Statistics show that about 75 percent of women will be pregnant and working at some point of their life. Despite the passing of the Pregnancy Discrimination Act 35 years ago, reports show that pregnant women continue to be treated poorly by their employers.
Facts from It Shouldnt Be a Heavy Lift: Fair Treatment for Pregnant Workers
- From 2006-2008, 88 percent of first-time mothers who worked
while pregnant worked into their last two months of pregnancy.
About 82 percent worked into their last month of pregnancy.
- The Pregnancy Discrimination Act was passed nearly 35 years
ago, yet women still endure abuse from their employers.
- Pregnant women in low-wage and nontraditional jobs are more
likely to face discrimination in the work face.
- The report says that keeping pregnant women employed is good
for a business’ bottom line and the morale of the work
- Eight personal stories are shared in the report from pregnant
women who were mistreated in the workplace. One woman claims her
discrimination from Walmart resulted in two miscarriages, job loss,
a divorce and a broken family.
Illinois is one of only eight states that requires employers to have certain accommodations for pregnant workers. Nationwide, some laws and regulations are in place regarding temporary disabilities and pregnancy, yet working pregnant women can still get caught in loopholes.
Today, the National Women’s Law Center (NWLC) and A Better Balance (ABB) released “It Shouldn’t Be a Heavy Lift: Fair Treatment for Pregnant Workers,” a new report addressing the growing concerns with pregnant women and accommodations in the workplace. Strongly focusing on women with low-wage jobs and jobs commonly held by men, it details how employers are denying pregnant women the same basic accommodations commonly given to workers with disabilities and on-the-job injuries.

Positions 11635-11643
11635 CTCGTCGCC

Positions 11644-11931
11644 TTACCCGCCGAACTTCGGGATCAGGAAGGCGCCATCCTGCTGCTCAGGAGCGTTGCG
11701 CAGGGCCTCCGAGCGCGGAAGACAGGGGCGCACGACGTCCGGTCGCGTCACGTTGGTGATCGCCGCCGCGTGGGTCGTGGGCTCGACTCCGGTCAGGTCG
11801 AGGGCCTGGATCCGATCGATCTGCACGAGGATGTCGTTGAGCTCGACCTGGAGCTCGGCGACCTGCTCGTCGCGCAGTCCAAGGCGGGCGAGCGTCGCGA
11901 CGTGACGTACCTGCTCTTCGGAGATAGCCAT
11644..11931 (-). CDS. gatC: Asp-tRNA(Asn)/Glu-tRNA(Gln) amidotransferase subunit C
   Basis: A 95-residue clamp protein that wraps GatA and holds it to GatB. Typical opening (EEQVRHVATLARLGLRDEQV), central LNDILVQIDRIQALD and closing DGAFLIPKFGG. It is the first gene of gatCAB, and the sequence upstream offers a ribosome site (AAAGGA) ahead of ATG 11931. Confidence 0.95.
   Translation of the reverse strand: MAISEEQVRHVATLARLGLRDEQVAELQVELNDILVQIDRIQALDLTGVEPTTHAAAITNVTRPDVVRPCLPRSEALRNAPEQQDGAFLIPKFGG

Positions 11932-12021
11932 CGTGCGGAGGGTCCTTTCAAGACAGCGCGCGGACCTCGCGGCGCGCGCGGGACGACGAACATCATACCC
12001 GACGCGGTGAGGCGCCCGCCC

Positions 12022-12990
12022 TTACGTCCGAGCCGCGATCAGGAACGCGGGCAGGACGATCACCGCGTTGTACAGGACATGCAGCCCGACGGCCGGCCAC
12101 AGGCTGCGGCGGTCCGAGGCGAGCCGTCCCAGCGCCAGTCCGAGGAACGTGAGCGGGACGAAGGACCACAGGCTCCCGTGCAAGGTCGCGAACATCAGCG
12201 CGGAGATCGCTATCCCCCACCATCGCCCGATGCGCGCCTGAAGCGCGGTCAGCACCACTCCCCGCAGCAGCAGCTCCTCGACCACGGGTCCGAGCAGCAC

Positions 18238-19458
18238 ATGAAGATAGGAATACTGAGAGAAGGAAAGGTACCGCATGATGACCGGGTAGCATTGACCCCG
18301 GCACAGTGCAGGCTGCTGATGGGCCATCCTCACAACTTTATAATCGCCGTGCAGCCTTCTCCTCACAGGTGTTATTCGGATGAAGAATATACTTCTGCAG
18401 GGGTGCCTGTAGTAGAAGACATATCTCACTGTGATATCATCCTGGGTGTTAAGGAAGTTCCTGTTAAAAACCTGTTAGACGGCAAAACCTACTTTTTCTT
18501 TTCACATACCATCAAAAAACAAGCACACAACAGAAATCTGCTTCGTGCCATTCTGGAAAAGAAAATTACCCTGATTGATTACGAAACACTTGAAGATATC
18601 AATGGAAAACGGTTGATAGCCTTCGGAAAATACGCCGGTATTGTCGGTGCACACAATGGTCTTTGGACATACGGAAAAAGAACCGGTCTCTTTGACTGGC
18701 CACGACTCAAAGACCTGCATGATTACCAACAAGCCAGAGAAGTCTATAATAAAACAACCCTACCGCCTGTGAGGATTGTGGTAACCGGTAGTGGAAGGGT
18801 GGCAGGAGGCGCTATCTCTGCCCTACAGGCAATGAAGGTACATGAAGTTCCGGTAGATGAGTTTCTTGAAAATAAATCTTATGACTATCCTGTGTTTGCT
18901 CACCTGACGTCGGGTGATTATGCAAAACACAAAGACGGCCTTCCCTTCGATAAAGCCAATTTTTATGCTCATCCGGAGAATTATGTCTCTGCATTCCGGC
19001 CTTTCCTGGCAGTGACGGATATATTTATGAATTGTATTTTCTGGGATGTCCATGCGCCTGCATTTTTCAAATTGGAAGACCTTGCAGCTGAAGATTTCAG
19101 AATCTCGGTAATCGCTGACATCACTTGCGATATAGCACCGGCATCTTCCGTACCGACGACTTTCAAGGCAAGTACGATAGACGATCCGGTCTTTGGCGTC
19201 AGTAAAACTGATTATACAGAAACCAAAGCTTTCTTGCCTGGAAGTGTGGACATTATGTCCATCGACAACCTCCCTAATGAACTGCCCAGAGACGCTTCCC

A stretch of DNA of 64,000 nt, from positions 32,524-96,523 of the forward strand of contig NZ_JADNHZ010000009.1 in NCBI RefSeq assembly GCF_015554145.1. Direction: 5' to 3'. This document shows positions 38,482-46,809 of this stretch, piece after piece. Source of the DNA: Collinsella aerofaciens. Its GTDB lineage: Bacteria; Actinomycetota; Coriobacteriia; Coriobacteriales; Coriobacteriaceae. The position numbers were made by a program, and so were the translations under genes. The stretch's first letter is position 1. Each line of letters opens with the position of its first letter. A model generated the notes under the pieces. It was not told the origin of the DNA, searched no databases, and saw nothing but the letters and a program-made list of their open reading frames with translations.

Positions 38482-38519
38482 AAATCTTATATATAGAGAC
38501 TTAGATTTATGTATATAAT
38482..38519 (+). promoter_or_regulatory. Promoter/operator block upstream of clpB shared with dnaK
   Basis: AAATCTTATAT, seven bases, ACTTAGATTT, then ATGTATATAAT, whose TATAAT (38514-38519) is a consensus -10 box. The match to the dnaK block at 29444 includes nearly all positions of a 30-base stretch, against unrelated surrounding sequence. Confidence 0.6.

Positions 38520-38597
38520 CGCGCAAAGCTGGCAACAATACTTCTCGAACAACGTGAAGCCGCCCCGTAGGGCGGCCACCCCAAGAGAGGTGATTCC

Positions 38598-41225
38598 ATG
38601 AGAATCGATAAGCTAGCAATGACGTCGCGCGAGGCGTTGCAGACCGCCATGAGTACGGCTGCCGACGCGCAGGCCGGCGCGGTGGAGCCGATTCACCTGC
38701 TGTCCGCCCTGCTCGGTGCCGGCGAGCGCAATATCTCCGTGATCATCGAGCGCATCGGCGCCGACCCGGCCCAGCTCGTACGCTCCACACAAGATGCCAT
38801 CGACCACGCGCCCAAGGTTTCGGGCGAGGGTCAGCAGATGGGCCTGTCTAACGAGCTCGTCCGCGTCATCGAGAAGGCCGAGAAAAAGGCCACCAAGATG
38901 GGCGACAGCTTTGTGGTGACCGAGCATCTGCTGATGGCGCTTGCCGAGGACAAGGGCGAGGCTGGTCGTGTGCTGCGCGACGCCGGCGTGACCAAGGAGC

NWLC Vice President and General Counsel Emily Martin said in a press release on the report that there is no reason for pregnancy to be a “job-buster.” Asking for accommodations, such as honoring a weight lifting restriction or sitting rather than standing, are too often the first steps towards losing a job or forced unpaid leave.
“Women make up almost half of the labor force but all too often, they are forced to make an impossible choice: risk their own health and pregnancy to keep a job or lose their income at the moment they can least afford it,” Martin said.
“Pregnant workers are ready, willing and able to continue working but they are often forced out by employers who refuse to make minor accommodations. These women and their families pay a steep price when they’re pushed out of jobs.”
The report blames widespread confusion about legal regulations and an absence of federal agency guidance for the mistreatment. It recommends a variety of solutions, including a federal agency that manages and guides employers with accommodating pregnant women and expanding state laws to further protect the women.
It also says the passing of the Pregnant Women Fairness Act would bring much needed clarity to the complex situation and get rid of the double standard that exists for pregnant women and disabled workers. This act, introduced in both the Senate and House of Representatives in May 2013, was designed to address the discrimination and require employers to make reasonable accommodations.
Dina Bakst, ABB Co-Founder and Co-President, said in the press release that providing basic rights for pregnant women shouldn’t be so complicated. She said keeping pregnant women on the job and healthy will keep costs down, retain employees and build loyalty among employees.
“Let’s step out of the dark ages and recognize that pregnant women are an important part of the workforce,” Bakst said.
For more information or to read the report in its entirety, visit NWLC.org or ABetterBalance.org.